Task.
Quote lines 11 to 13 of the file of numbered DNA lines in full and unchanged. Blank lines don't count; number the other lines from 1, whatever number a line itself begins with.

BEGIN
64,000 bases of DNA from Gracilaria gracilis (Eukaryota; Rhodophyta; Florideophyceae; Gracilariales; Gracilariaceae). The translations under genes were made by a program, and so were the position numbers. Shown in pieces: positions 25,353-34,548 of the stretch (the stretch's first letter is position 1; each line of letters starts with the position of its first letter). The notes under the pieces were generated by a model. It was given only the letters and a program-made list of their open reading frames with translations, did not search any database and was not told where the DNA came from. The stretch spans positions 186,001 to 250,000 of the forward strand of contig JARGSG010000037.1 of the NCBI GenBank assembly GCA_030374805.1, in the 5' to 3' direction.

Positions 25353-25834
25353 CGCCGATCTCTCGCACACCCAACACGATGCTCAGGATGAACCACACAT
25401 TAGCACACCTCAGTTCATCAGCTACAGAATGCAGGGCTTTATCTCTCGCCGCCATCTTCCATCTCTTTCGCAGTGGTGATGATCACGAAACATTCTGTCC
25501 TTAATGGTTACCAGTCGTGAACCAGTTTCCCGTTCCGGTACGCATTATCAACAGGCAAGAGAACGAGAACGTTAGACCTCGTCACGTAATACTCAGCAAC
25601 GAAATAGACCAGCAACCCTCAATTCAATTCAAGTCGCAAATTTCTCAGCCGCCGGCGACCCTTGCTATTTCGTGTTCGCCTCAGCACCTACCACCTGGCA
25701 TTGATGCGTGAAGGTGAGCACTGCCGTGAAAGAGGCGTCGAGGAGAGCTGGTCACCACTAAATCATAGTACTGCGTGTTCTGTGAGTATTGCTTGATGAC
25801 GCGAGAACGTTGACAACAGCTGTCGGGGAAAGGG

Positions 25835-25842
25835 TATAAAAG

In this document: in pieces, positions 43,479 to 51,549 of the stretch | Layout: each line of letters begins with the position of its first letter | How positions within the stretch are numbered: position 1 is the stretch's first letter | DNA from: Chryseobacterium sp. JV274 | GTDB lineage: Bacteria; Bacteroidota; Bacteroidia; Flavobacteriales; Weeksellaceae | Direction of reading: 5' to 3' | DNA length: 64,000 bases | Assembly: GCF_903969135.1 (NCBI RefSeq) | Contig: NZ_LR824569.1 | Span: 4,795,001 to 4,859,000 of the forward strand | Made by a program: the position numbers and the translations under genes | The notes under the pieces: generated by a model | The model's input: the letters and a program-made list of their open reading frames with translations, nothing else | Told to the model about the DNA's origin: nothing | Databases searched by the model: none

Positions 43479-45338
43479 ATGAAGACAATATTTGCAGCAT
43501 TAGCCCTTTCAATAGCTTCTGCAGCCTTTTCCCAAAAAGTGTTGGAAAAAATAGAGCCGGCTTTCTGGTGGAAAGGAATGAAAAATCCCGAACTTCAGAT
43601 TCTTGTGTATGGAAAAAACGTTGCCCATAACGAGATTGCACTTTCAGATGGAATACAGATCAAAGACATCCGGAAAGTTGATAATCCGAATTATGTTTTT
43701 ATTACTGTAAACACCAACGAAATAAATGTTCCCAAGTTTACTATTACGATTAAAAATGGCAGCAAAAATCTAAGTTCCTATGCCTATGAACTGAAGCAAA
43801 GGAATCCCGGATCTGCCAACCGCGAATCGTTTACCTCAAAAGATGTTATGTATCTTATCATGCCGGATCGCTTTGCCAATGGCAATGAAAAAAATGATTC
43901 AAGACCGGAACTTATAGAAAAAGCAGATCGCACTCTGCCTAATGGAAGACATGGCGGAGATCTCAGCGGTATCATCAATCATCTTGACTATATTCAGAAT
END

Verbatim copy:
In this document: in pieces, positions 43,479 to 51,549 of the stretch | Layout: each line of letters begins with the position of its first letter | How positions within the stretch are numbered: position 1 is the stretch's first letter | DNA from: Chryseobacterium sp. JV274 | GTDB lineage: Bacteria; Bacteroidota; Bacteroidia; Flavobacteriales; Weeksellaceae | Direction of reading: 5' to 3' | DNA length: 64,000 bases | Assembly: GCF_903969135.1 (NCBI RefSeq) | Contig: NZ_LR824569.1 | Span: 4,795,001 to 4,859,000 of the forward strand | Made by a program: the position numbers and the translations under genes | The notes under the pieces: generated by a model | The model's input: the letters and a program-made list of their open reading frames with translations, nothing else | Told to the model about the DNA's origin: nothing | Databases searched by the model: none

Positions 43479-45338
43479 ATGAAGACAATATTTGCAGCAT